rlvalry wlth Ruaaia. ln Huagary the
tendency li nol toward complete B*epa
ratlon front A istritu bul toward Uteral
duallty in oafl peraon *th? Bariperor of
Auatria and the King of Hungary?with I
Um ellmiaaUon of th? Emperor-Kiag I
,,, ., , -;?-, lallj *ii foreign relaUona
Kr. Bteed la nol wlthoul btai In hia*
dlacuaalon of the Jewa Ib Auatria ami
w'>iili meaUon is the fa. 1
that he treatfl them, not as ? deaomtna
Uon, but :r* on? Of the mar..* races that
Ro .,, thfl n. iktng oi thfl "craay quUt,"
;, me* whoee cultural, poliUcal and
Bnancial Influence ui i nl of all propor
tion to -i numbi
DODGE CITY
The Wickedest Town of the
Last Frontier."
DOOUE * ri - T.lowboj - 'apltal and
the Greal Southweal in tlm l)a>n of tlie
VVIld iiiuiaii, the Buffalo, the Cowboy,
Unnce Hatla, Oambllng Malls ami Bad
Men. B) Roberl M. wrlgbt, Plalaaman,
Kxplorei, Bcout, Ploneer, Tra-lfr aad
Bettler. Illuatrated i-mo. pp, Mi
l lodge Clt; . Kan P ibliahad by the
\'it: ?
N,, mora lively plrture of the lif.
of thfl Wil.i Wtst thal BBfl PBflBfld into
hlator* eaa bo fouad than in the pagfla
of this book. Itfl author came to the
plalnfl sh.-rtly h. for*. tne Clvll War,
uriii 44 ,s ? parl Bf all he describes?
Imli.in gghl g ami Hohliering. ranch
ii,!' ami tradlag an.i tiuffalo huntim**.
Dodgfl dtjf BTM 1 aif 1 oul la 1ST_, forth
with it birnama the eeatra "f Um oatUa
ii.nl.- of tha* Bouthweat, and the k?*
.1 nm. m s dtotributlag poial <*f BUpphee
to lti mllltarj poete, it w-n, maead,
the ?'iiiiiiioiis Baby lea af tbe fmn
ucr," tiie '"rlproarlaf burg .>f the
as la his nri-oiint of the wllder Hfe of
the place, whlcb abounded ln the hu
nmr of the perlod and the reglon.
The.se frontleramen had a hllarioualy
"good time" ln tbelr oam way, and ti.e
fnn of it is falthfully r. (le, ted ln I
pagea Lal ua rmt forget, in conclu
?ion, that I'odpo citv boaated Bat
Ifaateraon among its leadlng cltlxena,
thal Buffalo BUI mnde it his headquar*
ten at one titne. aml that it was on its
siaire thal ESddla Foy atarted on the
road to fame.
I MYSELF AND AMERICA
An English Lady's "Cubist
Impression Picture."
AMSRICA Al I SAW IT Or Amerlca
Revlaited. Bj If ra Alec-Tweedle. With
llluatrattona. *v,>, pp. av, 47,".. Tii<* tfac
niiiian Company,
Hyper--en*riti\ eness, Mrs. Alec
Twaedle notes (flrat and laat In this
volume), is an, is "the American ain."
Then it is m*t, we l.ike it, a British
one. Su we may apeak without clifII
dence of our hot ror at the ghOOklng
way in Whlcb ahe turns her preface
aolldly into advertlaing pagea for her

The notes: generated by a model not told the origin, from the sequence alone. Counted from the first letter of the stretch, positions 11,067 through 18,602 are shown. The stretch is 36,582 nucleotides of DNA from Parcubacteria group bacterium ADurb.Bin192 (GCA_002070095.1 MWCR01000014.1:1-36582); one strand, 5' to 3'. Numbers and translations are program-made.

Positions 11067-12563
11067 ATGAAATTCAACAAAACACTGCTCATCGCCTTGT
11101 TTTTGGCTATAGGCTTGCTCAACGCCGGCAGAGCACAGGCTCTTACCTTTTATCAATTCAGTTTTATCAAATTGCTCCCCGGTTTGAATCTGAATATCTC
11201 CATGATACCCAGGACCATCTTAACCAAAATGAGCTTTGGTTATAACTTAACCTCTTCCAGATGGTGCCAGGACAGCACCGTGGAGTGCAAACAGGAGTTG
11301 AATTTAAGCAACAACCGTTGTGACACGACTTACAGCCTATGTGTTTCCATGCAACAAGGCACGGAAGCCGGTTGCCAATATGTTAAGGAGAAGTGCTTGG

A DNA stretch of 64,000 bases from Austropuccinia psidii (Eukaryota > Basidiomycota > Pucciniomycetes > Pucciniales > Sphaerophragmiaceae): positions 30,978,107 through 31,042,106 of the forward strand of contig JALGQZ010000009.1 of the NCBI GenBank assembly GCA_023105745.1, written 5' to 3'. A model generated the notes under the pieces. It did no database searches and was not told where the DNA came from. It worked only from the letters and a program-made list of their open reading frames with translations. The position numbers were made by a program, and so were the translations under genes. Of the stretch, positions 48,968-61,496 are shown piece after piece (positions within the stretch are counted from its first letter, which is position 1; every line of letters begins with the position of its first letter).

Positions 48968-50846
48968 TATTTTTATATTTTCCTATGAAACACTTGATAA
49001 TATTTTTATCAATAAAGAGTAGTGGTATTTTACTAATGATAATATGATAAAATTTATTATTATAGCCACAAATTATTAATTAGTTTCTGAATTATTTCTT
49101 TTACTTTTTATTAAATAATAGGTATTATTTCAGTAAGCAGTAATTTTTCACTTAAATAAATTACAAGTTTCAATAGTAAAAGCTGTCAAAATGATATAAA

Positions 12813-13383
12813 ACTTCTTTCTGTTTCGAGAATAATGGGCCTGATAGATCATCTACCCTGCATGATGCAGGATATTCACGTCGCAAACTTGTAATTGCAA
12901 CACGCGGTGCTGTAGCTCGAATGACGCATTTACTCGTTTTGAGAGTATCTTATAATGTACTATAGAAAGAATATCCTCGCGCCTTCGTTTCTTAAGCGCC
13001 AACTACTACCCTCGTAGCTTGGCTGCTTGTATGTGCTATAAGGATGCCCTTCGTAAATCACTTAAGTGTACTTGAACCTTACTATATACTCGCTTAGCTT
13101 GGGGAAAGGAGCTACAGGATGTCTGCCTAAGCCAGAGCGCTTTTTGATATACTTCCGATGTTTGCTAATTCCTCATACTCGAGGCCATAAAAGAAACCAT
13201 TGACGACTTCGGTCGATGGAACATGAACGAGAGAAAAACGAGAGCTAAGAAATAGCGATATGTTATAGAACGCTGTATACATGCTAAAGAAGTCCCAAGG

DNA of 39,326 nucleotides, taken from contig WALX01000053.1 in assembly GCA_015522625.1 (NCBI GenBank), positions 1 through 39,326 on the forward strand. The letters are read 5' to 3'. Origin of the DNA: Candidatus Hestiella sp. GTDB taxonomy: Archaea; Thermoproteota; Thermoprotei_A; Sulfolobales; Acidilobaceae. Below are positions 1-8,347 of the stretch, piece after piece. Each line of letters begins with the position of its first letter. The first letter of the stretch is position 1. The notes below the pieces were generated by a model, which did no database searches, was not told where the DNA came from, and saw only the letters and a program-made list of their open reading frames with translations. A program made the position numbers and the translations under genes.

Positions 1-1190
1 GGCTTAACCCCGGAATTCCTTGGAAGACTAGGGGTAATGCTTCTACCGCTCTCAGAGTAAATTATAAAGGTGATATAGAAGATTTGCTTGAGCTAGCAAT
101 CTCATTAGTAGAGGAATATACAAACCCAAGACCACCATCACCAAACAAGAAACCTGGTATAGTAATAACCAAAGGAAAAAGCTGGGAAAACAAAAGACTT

books. ln what she <alla "the States"
\\ e are more delleate in our methoda
of ad\rrtlslng. Ify hook, Buch and
Bi ch, she aaya (wa wlll not i>e a party
to this publlclty propaganda by glv
ing tltlea), "appeared at $.', arlth three
hundred lllustratlons, and ls now
brought UP tu date and pubUahed in
abrldged form at _."> i ents." Carried
hy aii bookaellera, wt preauma An?
other book of Jhis lady's, r>ri.*e thought
leeHy omltted, "in a few months was
in Its four'h edlth.n." We learn of
the pressure brought to hoar upon her
to wrlto the urtiHffl In this volume,
the. place oi their aertal pUbllcatlon
and of the buaineaa arrangamenta with
the publlahara of the book. Wn bava
here, too, fl catcb.f llttla deacriptlon,
?sueh na appeara In the magaalnea da
\oted to ajooalp of popular authora and
rurrent books. of exa'tly tho plquant
cireumsiati''s m whlob theae pagea
were COmppOfld. And th.'ti. at lOUflth,
we come to tin-* "cubletWmpreaalon
picture." as ah-- aptly daelgnateg tt,
of our "great country "
Mrs. Alec-Tweadla lo-xa us dearly.
This ehe ofl -onfeaaee. But "wa aee
fauits most dlettnctly ln the people
we love beat." We are \ .-ry food of
Mrs. TWOOdle. We ilo not nstiU her
rritkism ln the Kast. \\ e would Lu
wise, as aha BUggeeta, to "welgh tt
earefully, and uee II dieeiaartt*AN it
ahould bring na np eharp to learn that
money is our ?od. tii.it thera hi a hack
of petvecy in our Hfa. that ou*.' mi
board advertlaing is la bad taata, our
journaiism la often "ahady," wa ?
heat our houses, wear our cluthes ln
the most rldlculoue way, and that wa
are guilty of saying "I.ondon. Eng,"
Instead of I.ondon. Bngland. We have
never beeril oureehrea say this. but wa
do hope that now we <slia.ll not do tt
agaln. We know thai we gg t,, "pub
lii* r.'staurants" too mm li. but thera
aeeoa t" be ea few reetanranta that are
not publlc Light on all our ptohloma
ls weliome, f'-r, as thfl arritat ttjk, we
are a niarvelloiil people* t*or ?gehnila
Published To-day!
Second Nights
PEOPLE AND IDEAS OF
THE THEATRE TO-DAY
By Arthur Ruhl
\ chirming chronide of the chief fetturei **M *\*****^
the MetropoliUfl Theatre witliin the pUt few years. r he
point i.i vit**} \t whollv unprofessiotul, gnd the text. tm
vveif?hted by the respomibilities nf the first-mght critie,
\- intimite and familiar.
$1.50 net; postage extra.
Chrles Scribner's Suns W Fifth Ave., New York
tion. Ameriean hustle. doubt less, ifl
B myth, but "foreigners," na tho au?
thor eayB tra eall all visitors, ahould
not bellavfl all that they are told.
That httaUe business Ih Just a little j
bluff of euTfl to make out thnt we are |
buay. It is giatifylng to learn that
our voices are lmprovlng, that we are ,
so han.lsome, both men and women; j